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Beyond selling widgets in Widgetville


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I have been asked several times if there is a logical progression in business strategy as a company ages. I am talking about a company’s global strategy here; the aligned set of actions to create a competitive advantage.

I have no hard evidence that a sequential strategy shift is anywhere near universal, but I can tell you that I have helped several mature organizations move from a product-driven strategy to a market-driven strategy to find more growth. I also noticed, recently, that there were several good examples of this in the news, so I thought we might explore it. By “explore it” I mean that you should attempt to read the following few paragraphs and stay awake. We are talking about strategy here, not Miley Cyrus twerking nor American Idol, but I’ll do my best to keep you interested.

Product-driven strategy is built around a core product. Harley Davidson, Coca-Cola and Ford would be good examples. Does Harley Davidson sell some leather jackets and helmets? Sure, but the driving force of their business strategy is their motorcycles. Does Ford make lots of money through their credit organization? Yes, but everything is driven (so to speak…) by cars. The next dollar invested by these organizations will likely be in enhancing their core product.

Market driven strategy, on the other hand, means that an organization identifies an addressable market and tries very hard to meet the most urgent needs of that market. AARP tries to meet the needs of seniors. I just looked at their website and it features insurance, brain health, travel discounts and job search for seniors along with a wonderful swimsuit photo of Christie Brinkley at 60. (I’m just reporting here, not voting on anything.)

Likewise, REI focuses on the outdoor enthusiast market. Do they sell products? Of course, but the senior executives likely wake up in the morning, put on their Birkenstocks, button up their flannel and wonder, “What else do those Granola-heads in Boulder, CO need for their next outdoor adventure?”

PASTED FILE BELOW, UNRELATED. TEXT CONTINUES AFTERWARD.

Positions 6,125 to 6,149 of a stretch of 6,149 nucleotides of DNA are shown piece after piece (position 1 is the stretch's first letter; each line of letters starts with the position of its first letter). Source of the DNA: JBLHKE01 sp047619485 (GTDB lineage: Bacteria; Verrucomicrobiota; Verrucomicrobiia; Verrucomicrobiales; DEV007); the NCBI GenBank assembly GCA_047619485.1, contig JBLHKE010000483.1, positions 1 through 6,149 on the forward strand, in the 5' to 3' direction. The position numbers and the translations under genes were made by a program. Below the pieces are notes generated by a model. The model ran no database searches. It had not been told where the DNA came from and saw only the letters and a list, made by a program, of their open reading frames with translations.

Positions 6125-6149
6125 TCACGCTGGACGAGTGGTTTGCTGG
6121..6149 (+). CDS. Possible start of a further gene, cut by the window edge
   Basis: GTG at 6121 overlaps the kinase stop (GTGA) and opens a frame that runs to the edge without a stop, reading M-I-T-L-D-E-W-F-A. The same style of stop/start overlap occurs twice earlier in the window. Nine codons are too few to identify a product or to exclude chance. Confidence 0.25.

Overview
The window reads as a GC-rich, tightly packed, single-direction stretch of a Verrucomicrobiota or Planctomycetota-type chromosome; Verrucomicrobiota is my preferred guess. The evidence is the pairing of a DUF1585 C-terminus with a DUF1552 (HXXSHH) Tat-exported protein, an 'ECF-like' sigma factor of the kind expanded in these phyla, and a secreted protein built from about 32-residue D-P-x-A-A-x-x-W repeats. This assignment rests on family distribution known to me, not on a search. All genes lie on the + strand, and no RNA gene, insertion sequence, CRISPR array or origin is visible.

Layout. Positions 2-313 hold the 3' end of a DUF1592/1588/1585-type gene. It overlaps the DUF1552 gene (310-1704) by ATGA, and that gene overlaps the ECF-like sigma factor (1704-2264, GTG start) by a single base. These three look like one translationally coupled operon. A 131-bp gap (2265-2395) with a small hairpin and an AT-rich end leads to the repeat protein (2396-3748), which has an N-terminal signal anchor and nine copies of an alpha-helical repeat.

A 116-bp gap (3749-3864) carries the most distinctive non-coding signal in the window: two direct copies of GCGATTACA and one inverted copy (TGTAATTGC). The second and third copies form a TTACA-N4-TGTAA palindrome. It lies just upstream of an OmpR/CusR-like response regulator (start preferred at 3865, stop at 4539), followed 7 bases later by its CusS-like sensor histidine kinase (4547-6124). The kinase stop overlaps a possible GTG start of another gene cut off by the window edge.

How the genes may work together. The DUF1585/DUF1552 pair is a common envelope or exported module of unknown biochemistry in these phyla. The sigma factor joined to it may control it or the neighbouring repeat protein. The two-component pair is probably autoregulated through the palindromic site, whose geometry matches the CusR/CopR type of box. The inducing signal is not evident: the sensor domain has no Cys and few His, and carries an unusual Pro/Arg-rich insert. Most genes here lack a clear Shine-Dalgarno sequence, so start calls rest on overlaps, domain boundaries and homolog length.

CVS dropped cigarette sales from their stores recently and are trying to reposition themselves as a “health-care” company. This shift from selling drugs (product-driven) to a broad health care market (market driven) might offer them some significant growth opportunity in the future. This is a very significant strategic shift if I am reading them correctly.

If you’re a CEO, you might never have to re-craft your business strategy. Sure you’ll do some planning, will likely introduce new products, and do some tweeking (hopefully not twerking) of your strategy but if you’re selling something like Wrigley’s gum, you might get through your whole career without taking a strategic hard right. (“Should we put silver or bronze foil on the gum next year?”)

On the other hand, if you are like some of my clients, what got you to first or second base, won’t get you home. You’ll need to do some reinvention. If you are a product (or service) driven company you might need to stop asking “How can we sell more widgets?” and start asking, “What do all the Widgeteers in Widgetville really want besides widgets?” The implications of changing the core question driving your business are significant.

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Todd Ordal

Todd Ordal is president of Applied Strategy®. Todd helps CEOs achieve better financial results, become more effective leaders and sleep easier at night. He is a former CEO and has led teams as large as 7,000. Todd is the author of Never Kick a Cow Chip On A Hot Day: Real Lessons for Real CEOs and Those Who Want To Be (Morgan James Publishing, 2016). Connect with Todd on LinkedIn, Twitter, call 303-527-0417 or email todd@toddordal.com.

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